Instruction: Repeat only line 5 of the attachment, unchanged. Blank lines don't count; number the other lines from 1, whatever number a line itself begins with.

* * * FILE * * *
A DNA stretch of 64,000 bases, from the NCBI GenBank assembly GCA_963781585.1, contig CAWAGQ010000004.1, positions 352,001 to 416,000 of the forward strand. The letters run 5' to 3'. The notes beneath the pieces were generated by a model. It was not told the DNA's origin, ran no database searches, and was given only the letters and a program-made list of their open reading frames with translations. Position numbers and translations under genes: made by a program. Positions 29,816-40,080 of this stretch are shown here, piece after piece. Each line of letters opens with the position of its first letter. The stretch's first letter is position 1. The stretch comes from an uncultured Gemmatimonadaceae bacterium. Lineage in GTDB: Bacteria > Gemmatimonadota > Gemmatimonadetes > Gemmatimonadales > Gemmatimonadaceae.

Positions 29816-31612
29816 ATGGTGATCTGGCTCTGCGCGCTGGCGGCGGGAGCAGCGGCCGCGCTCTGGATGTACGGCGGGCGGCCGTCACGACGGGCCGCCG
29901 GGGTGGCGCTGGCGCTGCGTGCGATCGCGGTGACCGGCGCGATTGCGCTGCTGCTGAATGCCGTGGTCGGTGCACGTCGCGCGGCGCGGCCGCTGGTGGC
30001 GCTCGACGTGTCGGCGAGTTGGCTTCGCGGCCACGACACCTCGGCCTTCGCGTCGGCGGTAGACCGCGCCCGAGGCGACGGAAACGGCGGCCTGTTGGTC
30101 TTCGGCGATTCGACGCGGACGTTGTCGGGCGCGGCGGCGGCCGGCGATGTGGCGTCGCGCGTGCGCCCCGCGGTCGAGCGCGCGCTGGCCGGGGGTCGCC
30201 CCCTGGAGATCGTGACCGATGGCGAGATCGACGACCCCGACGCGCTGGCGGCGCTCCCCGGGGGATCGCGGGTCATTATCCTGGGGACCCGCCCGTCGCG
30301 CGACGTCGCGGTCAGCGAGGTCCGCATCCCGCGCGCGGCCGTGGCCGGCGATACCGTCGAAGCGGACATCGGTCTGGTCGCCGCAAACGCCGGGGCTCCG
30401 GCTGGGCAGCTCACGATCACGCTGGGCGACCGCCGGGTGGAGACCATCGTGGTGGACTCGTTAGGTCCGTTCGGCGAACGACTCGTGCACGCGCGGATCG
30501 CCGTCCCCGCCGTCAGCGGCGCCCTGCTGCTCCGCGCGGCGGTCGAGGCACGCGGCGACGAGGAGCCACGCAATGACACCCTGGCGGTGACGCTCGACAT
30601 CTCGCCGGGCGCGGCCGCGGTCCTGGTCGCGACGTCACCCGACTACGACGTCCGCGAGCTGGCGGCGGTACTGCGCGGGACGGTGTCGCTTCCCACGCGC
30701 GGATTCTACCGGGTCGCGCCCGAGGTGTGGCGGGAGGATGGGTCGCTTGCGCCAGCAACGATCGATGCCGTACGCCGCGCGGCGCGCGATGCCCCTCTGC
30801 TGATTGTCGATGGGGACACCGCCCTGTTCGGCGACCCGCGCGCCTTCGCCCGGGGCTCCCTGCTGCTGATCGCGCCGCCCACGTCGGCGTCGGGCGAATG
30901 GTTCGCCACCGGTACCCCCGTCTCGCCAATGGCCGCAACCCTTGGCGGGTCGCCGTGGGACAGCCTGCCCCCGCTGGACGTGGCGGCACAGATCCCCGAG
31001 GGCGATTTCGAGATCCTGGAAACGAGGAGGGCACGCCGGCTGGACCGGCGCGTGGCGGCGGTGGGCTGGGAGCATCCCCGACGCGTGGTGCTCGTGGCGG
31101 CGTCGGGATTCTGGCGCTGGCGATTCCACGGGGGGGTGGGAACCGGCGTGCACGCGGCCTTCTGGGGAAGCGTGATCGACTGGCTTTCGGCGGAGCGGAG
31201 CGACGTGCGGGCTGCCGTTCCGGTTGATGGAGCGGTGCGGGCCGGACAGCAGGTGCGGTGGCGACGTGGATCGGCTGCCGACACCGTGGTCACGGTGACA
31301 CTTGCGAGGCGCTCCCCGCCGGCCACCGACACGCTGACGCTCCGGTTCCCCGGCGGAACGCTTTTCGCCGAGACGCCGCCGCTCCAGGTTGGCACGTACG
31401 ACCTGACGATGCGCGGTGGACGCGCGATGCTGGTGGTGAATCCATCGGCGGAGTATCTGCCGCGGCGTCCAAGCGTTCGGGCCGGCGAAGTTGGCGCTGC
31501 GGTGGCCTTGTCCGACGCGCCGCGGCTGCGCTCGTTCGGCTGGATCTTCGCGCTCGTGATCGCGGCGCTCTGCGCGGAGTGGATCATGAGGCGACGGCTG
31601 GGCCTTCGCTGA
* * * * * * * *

30001 GCTCGACGTGTCGGCGAGTTGGCTTCGCGGCCACGACACCTCGGCCTTCGCGTCGGCGGTAGACCGCGCCCGAGGCGACGGAAACGGCGGCCTGTTGGTC